Utility of magnetic resonance imaging in Crohn's associated sacroiliitis: A cross-sectional study.

TitleUtility of magnetic resonance imaging in Crohn's associated sacroiliitis: A cross-sectional study.
Publication TypeJournal Article
Year of Publication2021
AuthorsMalik F, Scherl E, Weber U, Carrino JA, Epsten M, Wichuk S, Pedersen SJ, Paschke J, Schwartzman S, Kroeber G, Maksymowych WP, Longman R, Mandl LA
JournalInt J Rheum Dis
Date Published2021 Feb 02

OBJECTIVE: Prevalence of sacroiliitis in Crohn's disease (CD) is variable depending on defining criteria. This study utilized standardized sacroiliac joint (SIJ) magnetic resonance imaging (MRI) to identify sacroiliitis in CD patients and its association with clinical and serological markers.

METHODS: Consecutive adult subjects with CD prospectively enrolled from an inflammatory bowel disease clinic underwent SIJ MRI. Data collected included CD duration, history of joint/back pain, human leukocyte antigen-B27 status, Bath Ankylosing Spondylitis Metrology Index (BASMI), Bath Ankylosing Spondylitis Disease Activity Index, Harvey Bradshaw Index (HBI) for activity of CD, Ankylosing Spondylitis Disease Activity Score, and various serologic markers of inflammation. Three blinded readers reviewed MRIs for active and structural lesions according to the Spondyloarthritis Research Consortium of Canada modules.

RESULTS: Thirty-three CD patients were enrolled: 76% female, 80% White, median age 36.4 years (interquartile range 27.2-49.0), moderate CD activity (mean HBI 8.8 ± SD 4.5). Nineteen subjects (58%) reported any back pain, 13 of whom had inflammatory back pain. Four subjects (12%) showed sacroiliitis using global approach and 6 (18%) met Assessment of SpondyloArthritis international Society MRI criteria of sacroiliitis. Older age (mean 51.2 ± SD 12.5 vs. 37.2 ± 14; P = .04), history of dactylitis (50.0% vs. 3.4%, P = .03) and worse BASMI (4.1 ± 0.7 vs. 2.4 ± 0.8, P ≤ .001) were associated with MRI sacroiliitis; no serologic measure was associated.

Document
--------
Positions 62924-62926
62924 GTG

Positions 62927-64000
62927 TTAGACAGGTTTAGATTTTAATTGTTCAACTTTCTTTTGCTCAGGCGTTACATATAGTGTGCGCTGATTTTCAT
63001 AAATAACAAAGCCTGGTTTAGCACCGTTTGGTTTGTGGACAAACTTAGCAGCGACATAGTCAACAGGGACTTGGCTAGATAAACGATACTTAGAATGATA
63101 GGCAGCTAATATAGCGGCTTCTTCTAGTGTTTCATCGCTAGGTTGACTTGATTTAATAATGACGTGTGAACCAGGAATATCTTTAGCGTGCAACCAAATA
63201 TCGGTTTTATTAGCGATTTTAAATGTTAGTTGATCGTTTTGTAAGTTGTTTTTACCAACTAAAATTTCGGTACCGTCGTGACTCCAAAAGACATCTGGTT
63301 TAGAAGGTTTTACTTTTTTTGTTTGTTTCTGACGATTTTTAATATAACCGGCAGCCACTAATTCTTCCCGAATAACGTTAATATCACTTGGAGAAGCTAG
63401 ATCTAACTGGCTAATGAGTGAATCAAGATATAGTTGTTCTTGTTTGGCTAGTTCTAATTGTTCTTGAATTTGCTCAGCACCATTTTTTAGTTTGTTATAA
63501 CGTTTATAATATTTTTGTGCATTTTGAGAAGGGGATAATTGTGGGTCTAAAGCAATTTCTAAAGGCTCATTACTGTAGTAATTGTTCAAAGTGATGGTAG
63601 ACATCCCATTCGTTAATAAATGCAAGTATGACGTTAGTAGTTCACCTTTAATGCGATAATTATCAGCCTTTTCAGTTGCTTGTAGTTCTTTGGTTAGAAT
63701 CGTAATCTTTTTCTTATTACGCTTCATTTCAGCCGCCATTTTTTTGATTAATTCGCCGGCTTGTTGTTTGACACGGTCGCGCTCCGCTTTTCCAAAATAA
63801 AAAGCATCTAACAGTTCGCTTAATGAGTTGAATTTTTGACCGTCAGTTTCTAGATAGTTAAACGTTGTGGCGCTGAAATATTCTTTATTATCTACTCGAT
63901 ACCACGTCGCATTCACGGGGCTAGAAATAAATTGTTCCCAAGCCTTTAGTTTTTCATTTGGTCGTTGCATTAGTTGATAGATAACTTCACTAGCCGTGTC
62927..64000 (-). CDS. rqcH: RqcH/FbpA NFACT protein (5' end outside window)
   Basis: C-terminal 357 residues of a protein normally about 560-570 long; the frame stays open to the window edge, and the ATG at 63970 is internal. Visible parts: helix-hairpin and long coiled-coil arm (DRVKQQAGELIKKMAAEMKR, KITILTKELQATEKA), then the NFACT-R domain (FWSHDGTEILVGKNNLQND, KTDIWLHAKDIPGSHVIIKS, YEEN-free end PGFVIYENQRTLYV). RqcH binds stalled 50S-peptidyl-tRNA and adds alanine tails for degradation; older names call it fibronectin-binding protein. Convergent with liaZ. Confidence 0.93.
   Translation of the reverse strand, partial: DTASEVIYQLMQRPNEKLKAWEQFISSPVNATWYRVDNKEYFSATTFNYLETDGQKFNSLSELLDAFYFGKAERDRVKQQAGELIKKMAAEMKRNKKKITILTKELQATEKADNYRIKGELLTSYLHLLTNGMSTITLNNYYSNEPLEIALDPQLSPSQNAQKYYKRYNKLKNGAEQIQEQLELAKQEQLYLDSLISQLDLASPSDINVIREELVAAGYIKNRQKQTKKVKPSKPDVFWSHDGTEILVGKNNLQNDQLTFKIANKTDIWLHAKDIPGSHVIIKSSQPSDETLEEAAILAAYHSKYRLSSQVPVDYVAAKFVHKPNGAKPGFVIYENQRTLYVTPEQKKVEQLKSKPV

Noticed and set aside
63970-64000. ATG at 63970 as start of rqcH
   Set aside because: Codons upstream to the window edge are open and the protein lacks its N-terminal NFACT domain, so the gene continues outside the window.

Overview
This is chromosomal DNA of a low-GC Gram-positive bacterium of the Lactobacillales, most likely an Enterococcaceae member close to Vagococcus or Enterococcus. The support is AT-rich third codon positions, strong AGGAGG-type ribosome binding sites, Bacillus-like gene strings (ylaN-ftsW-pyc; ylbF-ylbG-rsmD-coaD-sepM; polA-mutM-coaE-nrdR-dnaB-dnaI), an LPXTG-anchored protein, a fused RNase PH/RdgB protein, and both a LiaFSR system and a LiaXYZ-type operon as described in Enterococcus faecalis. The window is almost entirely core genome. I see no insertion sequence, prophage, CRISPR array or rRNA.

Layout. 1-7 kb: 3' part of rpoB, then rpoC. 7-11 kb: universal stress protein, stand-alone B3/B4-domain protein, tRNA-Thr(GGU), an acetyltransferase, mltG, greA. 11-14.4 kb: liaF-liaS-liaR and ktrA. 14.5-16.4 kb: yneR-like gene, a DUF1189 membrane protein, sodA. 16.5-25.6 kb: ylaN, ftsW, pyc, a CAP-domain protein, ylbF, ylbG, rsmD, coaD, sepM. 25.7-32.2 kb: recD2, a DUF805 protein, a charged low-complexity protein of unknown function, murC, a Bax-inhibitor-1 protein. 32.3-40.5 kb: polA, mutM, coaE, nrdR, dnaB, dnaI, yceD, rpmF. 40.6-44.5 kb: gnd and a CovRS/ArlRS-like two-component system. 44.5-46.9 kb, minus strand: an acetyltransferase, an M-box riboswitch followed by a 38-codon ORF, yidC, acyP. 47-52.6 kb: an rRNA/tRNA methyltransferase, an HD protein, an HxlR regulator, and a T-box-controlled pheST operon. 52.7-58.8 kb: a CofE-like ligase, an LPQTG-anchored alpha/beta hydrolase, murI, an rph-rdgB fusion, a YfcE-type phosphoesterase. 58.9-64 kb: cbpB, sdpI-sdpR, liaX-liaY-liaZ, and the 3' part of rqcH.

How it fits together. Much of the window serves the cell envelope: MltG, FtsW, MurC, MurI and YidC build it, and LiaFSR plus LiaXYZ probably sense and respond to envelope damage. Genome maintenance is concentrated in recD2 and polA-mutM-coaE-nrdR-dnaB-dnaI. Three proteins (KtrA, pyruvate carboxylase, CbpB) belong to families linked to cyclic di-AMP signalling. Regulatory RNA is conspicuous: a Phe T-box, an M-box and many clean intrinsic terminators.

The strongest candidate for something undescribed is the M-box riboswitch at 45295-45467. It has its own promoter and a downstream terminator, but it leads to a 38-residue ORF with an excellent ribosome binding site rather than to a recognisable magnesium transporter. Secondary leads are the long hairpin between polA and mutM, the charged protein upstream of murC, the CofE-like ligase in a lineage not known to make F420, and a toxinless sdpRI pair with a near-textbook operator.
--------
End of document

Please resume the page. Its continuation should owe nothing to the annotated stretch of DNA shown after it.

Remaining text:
CONCLUSION: There were 12%-18% of CD patients who had MRI evidence of sacroiliitis, which was not associated with back pain, CD activity or serologic measures. This data suggests that MRI is a useful modality to identify subclinical sacroiliitis in CD patients.

Alternate JournalInt J Rheum Dis
PubMed ID33528900
Grant List / / Hospital for Special Surgery /
UL1TR002384 / / Clinical and Translation Science Center Seed Grant /